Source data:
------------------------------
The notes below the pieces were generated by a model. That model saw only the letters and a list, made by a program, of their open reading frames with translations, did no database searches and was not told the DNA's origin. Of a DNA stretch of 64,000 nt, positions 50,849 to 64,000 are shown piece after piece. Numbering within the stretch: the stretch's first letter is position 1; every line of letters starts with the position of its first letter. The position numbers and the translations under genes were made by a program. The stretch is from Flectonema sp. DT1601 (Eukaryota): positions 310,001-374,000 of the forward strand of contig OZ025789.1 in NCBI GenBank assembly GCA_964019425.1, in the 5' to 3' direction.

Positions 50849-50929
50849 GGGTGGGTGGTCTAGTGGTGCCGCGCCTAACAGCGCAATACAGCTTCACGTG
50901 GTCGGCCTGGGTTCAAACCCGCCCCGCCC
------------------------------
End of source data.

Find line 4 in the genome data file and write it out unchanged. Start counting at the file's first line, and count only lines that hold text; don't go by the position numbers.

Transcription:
50901 GTCGGCCTGGGTTCAAACCCGCCCCGCCC